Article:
After the park, Les Tres a la Cuina is a nearby gourmet store and deli that’s a good place to break for lunch before continuing on to the Sagrada Familia.

    Gaudi’s most famous, and largest, work, this enormous basilica is still not completed. Construction began in 1882 and, currently, it is projected to be finished in 2026, one hundred years after Gaudí’s death. Still, his genius can be appreciated even while the building remains unfinished. Here Gothic elements have been revived with motifs from nature—the church’s columns look like trees carved from stone, floral motifs grace the façades, and stained-glass windows fill the soaring space with an array of colors.

    This evening, complete your tour of Barcelona’s modernisme buildings with a performance at the Palau de la Música Catalana. Tickets for recitals are often available for as little as 20 euros ($23.50) and provide a chance to see the interior of this stained-glass and gilded jewel box by one of Gaudi’s contemporaries, Lluís Domènech i Montaner.
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    Photo By Valerie Hinojosa
    Day 4
    Head to the Beach, or the Hills
    It may feel hard to pull yourself away from Barcelona, but the city is well-located for a number of daytrips throughout Catalonia.

    Fans of Roman history may wish to head to Tarragona, roughly an hour and 15 minutes by train from Barcelona. The city, then known as Tárraco, was established in the 3rd century B.C.E. under the Roman Republic and later visited by Augustus when he was emperor. Its collection of Roman-era ruins—an amphitheater, a theater, and a basilica later converted to a church—earned the city a place on UNESCO’s list of World Heritage sites.

    During warmer months, the beach town of Sitges, halfway between Barcelona and Tarragona, is a popular escape for city’s residents. The compact little town has a waterfront promenade lined with small hotels and cafés; ornate mansions were built by locals who made their fortunes in the New World and then returned home. Sitges is also known for its lively gay scene, with numerous bars and restaurants.

    In the opposite direction, Figueres is just under two hours by train from Barcelona. The town is most closely associated with the artist Salvador Dalí who was born there. The surrealist painter is celebrated in, appropriately enough, a surrealist building, the Dalí Theatre and Museum, with golden eggs topping its exterior walls and a geodesic dome at its heart. The museum opened during Dalí’s lifetime, and he devoted much of his later life to supervising every detail of its design.
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    Photo By Susan Fitzgerald
    Day 5
    The cultural highlights of Montjuïc, in the southern part of Barcelona, merit an entire day. The most striking is the Palau National, an enormous building constructed for the 1929 International Exhibition. It looks like it could be the capitol building of a country, and it has in fact played that part in a number of films. Today it houses the Museu Nacional d'Art de Catalunya, best known for its outstanding collection of Romanesque works, many rescued from monasteries and churches.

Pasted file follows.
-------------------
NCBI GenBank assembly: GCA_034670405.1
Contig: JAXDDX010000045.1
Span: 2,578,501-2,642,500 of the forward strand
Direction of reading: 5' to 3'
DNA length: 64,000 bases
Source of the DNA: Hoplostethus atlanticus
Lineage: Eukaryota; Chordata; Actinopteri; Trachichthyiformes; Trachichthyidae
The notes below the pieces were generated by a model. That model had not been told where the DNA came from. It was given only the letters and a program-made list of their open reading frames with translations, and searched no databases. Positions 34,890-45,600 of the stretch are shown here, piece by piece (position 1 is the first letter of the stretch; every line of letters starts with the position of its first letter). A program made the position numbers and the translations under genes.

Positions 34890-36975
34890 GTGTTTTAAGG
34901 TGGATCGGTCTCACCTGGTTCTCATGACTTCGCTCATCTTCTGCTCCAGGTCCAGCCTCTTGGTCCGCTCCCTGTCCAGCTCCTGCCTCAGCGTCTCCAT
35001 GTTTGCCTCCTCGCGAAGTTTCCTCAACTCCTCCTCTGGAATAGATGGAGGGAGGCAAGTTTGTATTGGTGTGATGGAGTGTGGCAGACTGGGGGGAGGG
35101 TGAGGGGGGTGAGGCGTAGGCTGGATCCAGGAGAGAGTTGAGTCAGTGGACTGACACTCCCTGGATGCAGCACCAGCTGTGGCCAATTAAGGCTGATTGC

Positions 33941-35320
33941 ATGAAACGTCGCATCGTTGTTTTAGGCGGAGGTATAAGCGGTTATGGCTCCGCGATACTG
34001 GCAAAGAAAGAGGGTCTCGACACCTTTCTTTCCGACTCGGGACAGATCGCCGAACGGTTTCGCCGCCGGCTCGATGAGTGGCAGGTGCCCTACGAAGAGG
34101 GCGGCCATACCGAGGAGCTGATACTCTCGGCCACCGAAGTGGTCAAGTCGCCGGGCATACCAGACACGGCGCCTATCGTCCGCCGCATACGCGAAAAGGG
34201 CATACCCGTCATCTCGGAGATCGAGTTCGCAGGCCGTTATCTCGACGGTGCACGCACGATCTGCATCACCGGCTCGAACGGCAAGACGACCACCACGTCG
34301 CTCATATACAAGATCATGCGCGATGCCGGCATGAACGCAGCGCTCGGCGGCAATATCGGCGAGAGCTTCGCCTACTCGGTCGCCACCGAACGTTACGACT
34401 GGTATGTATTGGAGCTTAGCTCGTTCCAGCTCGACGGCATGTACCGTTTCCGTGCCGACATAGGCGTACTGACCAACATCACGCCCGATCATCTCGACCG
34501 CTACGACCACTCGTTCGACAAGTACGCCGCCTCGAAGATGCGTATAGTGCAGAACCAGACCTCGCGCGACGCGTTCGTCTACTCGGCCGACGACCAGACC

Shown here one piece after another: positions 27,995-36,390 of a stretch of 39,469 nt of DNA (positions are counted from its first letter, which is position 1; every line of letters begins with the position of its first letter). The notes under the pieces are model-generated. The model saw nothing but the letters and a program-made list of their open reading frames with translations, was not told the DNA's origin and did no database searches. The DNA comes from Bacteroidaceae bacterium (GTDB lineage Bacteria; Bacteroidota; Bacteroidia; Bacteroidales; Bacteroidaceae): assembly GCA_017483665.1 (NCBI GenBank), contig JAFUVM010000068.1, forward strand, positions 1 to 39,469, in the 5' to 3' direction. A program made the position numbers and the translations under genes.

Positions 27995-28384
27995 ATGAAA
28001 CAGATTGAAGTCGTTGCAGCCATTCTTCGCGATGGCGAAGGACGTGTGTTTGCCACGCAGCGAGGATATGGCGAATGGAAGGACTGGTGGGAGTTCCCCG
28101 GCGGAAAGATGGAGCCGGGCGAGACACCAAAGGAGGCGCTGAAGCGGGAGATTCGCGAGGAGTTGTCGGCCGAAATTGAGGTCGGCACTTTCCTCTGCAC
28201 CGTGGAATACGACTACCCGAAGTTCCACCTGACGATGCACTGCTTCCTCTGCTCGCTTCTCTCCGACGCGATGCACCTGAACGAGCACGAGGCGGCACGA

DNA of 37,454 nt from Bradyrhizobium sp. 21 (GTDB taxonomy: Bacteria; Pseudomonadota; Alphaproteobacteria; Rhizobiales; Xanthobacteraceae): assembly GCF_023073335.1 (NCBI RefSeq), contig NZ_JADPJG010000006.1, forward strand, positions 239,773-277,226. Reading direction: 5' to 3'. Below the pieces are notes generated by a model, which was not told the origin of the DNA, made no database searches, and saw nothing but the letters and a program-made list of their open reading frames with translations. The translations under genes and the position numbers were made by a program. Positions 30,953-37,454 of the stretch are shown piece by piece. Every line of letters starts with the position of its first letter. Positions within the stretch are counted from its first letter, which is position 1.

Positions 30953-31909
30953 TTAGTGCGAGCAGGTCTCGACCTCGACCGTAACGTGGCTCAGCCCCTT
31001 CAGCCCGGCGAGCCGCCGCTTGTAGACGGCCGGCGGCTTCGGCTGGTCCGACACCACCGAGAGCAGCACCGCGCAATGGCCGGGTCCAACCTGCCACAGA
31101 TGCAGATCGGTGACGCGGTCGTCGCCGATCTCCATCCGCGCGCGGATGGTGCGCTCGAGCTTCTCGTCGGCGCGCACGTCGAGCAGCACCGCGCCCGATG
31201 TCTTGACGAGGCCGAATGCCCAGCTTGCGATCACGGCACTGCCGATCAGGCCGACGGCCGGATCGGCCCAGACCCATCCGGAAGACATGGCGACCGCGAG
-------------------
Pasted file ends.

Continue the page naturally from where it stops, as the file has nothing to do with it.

Another of Barcelona’s famous artists is the focus of the Fundació Joan Miró. Miró established the museum himself, basing it on his own collection. He worked in a number of different media—sculpture, ceramic, tapestries, and paintings—but one constant in much of his work is a combination of surreal whimsy and modernist influences including expressionism and Color Field painting.

    One of the most important works of modernist architecture, the Barcelona Pavilion, also awaits in Montjuïc. The spare building with marble and glass walls and a small reflecting pool was constructed as Germany’s contribution for the 1929 International Exhibition. Despite its small scale, Mies van der Rohe’s design had an enormous impact—its emphasis on unadorned materials and a simple plan is echoed in subsequent buildings throughout the world.

    From modernist purity to old-fashioned kitsch: the Poble Espanyol qualifies as the latter, given its somewhat odd but charming collection of 117 buildings representing various regions of Spain. It, too, was built for the 1929 exhibition to provide visitors with a countrywide overview. You can travel from the whitewashed villages of Andalucia in the south to the stone buildings of Galicia in the north without ever leaving the poble.

    This evening head to Barceloneta for dinner. The neighborhood was long the home of the city’s fishermen, but it’s now also home to new hotels and restaurants. Whichever waterfront restaurant you choose, you can enjoy a paella made with the very freshest fish.
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    Photo By KavalenkavaVolha
    Day 6
    Before you leave to catch your Lufthansa flight, you might want to use this morning to pick up a bottle of olive oil if you are checking your luggage. Or you could try to squeeze in one more sight—another building by Gaudí, the Gothic Santa Maria del Mar church, or perhaps ascend to the top of the 60-meter-tall (197-foot-tall) Columbus Monument to survey the city, and then continue your own exploration of the world.